In terms of the five-year plan, SANEDI will champion and drive the demonstration and introduction of innovative renewable energy solutions in South Africa, including cleaner fossil fuels and cleaner mobility. SANEDI furthermore supports the DSI’s Energy Secretariat in managing research and development projects, with a strong focus on the hydrogen economy, and is establishing a knowledge base in collaboration with the Deutsche Gesellschaft für Internationale Zusammenarbeit (GIZ).
During the current financial year, SANEDI is working to complete several key deliverables:
Cleaner Fossil Fuels Roadmap (Phase 3), the main focus being Clean Coal and narrowing down the list of technologies that are practical and can be implemented quickly in South Africa. Assess the feasibility of at least four renewable energy solutions. Train at least 120 individuals in renewable energy-related technologies. Produce a renewable energy industry status report. Maintain at least two renewable energy-related datasets/databases. Produce at least one policy support instrument to accelerate the introduction of renewable energy and support tools for the renewable energy industry. Conduct a research study to enable JET policy developments. Train at least 50 key stakeholders on JET. Host at least four renewable energy-related knowledge-sharing events.
While the green-hydrogen future is bright, it would be foolish to ignore the challenges that must be managed. Green hydrogen is three to four times more expensive than grey hydrogen, which poses significant funding stumbling blocks, a challenge that is exacerbated by the need to repurpose resources and facilities that may be left stranded in the transition to a hydrogen economy. In addition, South Africa needs to establish standards and norms that directly address large-scale hydrogen storage and transportation (including hydrogen pipeline infrastructure), develop sufficient specialised skills and local manufacturing capacity and capabilities, provide certainty on intellectual property ownership, and resolve electricity grid constraints.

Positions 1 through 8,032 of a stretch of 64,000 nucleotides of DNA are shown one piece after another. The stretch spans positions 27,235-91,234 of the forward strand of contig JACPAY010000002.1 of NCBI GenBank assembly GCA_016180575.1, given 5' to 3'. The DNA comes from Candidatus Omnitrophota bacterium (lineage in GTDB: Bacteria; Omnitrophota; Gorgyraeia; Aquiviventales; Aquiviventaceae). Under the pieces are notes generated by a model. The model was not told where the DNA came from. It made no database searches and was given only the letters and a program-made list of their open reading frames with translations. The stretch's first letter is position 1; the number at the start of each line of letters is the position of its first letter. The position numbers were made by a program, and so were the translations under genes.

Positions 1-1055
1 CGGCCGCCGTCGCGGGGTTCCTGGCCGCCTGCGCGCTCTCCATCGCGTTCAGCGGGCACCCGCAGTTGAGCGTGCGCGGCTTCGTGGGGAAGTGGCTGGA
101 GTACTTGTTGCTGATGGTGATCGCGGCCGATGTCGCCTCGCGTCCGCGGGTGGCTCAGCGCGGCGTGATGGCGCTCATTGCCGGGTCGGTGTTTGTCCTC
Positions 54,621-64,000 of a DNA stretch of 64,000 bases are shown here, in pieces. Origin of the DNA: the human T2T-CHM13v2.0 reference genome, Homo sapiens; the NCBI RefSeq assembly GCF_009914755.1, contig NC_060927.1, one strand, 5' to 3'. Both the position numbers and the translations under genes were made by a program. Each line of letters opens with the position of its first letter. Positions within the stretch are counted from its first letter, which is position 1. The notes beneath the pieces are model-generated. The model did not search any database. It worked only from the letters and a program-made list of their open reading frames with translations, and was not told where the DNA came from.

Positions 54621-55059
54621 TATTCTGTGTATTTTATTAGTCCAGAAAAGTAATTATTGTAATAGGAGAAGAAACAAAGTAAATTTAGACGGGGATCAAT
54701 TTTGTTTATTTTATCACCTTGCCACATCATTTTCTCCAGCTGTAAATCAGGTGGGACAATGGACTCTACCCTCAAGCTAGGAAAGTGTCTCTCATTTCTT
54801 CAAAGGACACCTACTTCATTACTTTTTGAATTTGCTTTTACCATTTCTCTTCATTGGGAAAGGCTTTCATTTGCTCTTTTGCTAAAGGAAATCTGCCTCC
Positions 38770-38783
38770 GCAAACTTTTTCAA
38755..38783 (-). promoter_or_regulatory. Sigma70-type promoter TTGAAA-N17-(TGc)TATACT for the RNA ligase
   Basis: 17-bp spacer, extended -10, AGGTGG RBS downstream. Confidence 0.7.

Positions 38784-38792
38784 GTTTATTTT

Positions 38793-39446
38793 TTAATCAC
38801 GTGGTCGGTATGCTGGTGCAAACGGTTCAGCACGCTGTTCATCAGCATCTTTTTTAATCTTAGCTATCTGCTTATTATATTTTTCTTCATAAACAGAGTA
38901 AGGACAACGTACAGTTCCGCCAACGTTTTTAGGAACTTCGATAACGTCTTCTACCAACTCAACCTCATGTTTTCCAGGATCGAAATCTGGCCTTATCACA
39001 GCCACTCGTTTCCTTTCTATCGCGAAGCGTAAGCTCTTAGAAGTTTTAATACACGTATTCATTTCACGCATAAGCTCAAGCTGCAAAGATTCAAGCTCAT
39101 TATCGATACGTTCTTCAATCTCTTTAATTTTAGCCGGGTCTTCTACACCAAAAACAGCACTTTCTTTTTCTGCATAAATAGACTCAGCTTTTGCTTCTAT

These are not small matters to address and resolve. However, given the groundwork that has already been done, local advantages that already exist, the willingness of the international community to support the development of South Africa’s hydrogen economy and the immense benefits it could deliver, it is an opportunity that must be pursued wholeheartedly.